Fly Fishing in Rocky Mountain National Park

There are a lot of great fishing opportunities in the park. Consider hiring a guide- they not only know the rules and regulations of the area, but also the best areas to fish.

    Kirk's Fly Shop

    We offer exciting and memorable fly fishing trip! Our fly fishing trips accommodate beginners, advanced anglers, families, and anglers with special needs. Every piece of gear is provided at no additional cost!

    Whether you are an experienced fisher or just starting out, a guided fly-fishing tour in Rocky Mountain National Park will give you an opportunity to create wonderful memories. Rocky Mountain National Park’s many lakes, rivers, and streams are home to at least four different types of trout and various other aquatic life.

    Fishing has been a popular pastime in Rocky Mountain National Park since before the park was established. Used both as a practical and recreational activity, the National Park Service stocked several types of non-native fish in the park until the 1970’s. In 1975, NPS shifted their focus to removing the non-native fish populations and helping restore the native populations. Between brown, brook, rainbow, and cutthroat trout, only the greenback cutthroat and the Colorado River cutthroat are native to the park. Because of this, the greenback cutthroat and the Colorado River cutthroat are catch-and-release only. Less than one third of RMNP’s over 150 lakes have regularly reproducing populations of fish, in part due to the high altitude.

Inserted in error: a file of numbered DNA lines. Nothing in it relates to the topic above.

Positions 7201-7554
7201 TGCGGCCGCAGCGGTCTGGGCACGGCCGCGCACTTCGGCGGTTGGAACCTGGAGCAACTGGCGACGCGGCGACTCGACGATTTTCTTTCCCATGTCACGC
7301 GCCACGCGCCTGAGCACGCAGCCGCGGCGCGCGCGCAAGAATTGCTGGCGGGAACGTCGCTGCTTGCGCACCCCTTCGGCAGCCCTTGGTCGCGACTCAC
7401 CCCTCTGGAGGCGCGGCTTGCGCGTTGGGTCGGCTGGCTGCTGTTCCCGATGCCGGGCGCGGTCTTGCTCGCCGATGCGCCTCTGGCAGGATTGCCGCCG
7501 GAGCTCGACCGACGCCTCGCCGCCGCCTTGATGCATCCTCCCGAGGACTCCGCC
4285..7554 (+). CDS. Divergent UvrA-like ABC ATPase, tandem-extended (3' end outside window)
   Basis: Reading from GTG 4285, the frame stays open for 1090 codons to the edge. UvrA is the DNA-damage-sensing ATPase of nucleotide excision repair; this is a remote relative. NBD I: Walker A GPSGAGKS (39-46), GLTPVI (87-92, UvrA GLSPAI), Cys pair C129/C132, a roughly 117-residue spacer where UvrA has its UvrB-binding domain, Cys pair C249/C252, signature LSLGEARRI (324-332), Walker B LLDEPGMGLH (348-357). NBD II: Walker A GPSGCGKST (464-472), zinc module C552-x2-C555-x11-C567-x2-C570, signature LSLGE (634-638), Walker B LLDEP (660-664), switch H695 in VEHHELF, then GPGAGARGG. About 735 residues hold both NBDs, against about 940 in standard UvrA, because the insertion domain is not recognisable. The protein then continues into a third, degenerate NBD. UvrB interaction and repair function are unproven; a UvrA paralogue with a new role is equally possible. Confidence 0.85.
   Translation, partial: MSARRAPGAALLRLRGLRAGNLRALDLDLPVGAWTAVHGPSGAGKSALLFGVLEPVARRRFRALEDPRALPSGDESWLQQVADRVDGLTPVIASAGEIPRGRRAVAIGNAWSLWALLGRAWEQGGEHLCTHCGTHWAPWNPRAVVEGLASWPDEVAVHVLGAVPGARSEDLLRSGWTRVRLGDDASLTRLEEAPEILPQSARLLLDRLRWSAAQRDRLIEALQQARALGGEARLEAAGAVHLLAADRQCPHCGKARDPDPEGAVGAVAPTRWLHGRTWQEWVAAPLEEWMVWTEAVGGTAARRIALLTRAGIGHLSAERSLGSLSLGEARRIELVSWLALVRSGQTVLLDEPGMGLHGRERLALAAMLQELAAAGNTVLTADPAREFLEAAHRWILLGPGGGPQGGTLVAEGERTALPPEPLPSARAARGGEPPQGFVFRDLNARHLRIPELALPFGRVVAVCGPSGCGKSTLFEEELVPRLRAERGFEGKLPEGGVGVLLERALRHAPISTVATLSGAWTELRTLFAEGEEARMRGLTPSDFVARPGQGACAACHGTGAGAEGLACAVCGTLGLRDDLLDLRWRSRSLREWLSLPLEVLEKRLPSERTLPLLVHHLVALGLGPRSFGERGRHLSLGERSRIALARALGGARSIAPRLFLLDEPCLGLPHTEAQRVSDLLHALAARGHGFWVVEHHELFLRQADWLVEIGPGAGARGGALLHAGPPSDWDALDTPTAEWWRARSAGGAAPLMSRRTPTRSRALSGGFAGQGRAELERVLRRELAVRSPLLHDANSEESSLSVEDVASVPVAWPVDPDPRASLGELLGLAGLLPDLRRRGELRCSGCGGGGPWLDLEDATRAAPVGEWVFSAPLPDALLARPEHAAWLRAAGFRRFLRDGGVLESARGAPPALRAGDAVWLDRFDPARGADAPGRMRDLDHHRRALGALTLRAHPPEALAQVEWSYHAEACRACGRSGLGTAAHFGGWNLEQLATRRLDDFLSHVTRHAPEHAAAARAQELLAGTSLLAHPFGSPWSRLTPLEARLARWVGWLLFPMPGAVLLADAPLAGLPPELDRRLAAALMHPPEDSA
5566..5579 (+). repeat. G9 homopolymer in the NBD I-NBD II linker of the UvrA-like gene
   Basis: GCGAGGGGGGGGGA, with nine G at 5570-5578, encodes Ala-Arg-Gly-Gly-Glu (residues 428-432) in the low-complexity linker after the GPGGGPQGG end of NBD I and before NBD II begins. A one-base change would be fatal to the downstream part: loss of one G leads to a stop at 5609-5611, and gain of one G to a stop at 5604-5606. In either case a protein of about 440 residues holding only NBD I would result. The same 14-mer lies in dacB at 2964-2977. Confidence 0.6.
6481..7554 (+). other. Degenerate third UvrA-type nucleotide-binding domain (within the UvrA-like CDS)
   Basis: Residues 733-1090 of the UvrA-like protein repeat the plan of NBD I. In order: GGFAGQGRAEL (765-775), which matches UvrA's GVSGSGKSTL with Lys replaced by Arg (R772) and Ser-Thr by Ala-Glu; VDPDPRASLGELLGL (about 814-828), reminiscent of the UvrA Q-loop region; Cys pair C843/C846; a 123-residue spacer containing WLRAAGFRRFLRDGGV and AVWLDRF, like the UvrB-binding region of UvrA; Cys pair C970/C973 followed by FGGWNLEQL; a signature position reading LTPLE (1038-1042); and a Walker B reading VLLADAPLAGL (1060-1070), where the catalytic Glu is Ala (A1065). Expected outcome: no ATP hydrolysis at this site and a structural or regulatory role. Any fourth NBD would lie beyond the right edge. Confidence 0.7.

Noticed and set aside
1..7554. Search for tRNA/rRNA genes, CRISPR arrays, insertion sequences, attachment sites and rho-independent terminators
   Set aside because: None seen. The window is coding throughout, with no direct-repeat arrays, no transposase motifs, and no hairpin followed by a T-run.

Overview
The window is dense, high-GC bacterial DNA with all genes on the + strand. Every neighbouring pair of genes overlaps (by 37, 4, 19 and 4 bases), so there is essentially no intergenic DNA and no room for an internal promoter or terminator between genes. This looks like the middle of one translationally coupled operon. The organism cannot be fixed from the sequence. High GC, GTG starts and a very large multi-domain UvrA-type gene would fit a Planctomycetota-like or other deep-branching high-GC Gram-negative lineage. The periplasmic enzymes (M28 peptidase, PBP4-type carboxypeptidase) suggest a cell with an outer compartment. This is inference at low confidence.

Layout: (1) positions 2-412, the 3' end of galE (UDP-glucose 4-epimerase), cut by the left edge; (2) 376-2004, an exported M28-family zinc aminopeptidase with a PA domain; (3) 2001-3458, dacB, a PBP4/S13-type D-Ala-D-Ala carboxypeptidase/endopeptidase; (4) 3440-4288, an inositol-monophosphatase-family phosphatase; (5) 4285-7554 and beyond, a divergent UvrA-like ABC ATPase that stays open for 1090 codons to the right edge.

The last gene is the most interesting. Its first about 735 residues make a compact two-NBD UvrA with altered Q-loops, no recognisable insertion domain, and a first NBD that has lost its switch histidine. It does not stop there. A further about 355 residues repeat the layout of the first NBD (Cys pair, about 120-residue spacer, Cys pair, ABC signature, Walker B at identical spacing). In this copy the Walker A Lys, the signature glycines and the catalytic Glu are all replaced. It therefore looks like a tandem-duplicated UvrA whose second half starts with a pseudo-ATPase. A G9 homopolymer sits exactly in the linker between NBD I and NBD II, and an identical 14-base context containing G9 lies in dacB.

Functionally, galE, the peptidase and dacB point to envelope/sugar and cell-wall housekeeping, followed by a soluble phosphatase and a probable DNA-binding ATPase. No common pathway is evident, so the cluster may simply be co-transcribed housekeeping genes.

The many types of regulations on where you can and can’t fish, what type of bait you can use, and the subtle differences between the types of trout that can be kept and the ones that are catch-and-release can seem daunting. So why stress about learning these rules during your vacation? Below is a list of some of the companies that provide fly fishing tours in Rocky Mountain National Park. All of them employ knowledgeable staff who know RMNP’s regulations and will guide you to the perfect fly-fishing locations.

    Please note that if you or anyone in your party are 16 years old or older, a current Colorado fishing license is required. You can learn more about how to purchase a fishing license by visiting the Colorado Parks and Wildlife website. Anyone under the age of 16 does not need a Colorado fishing license.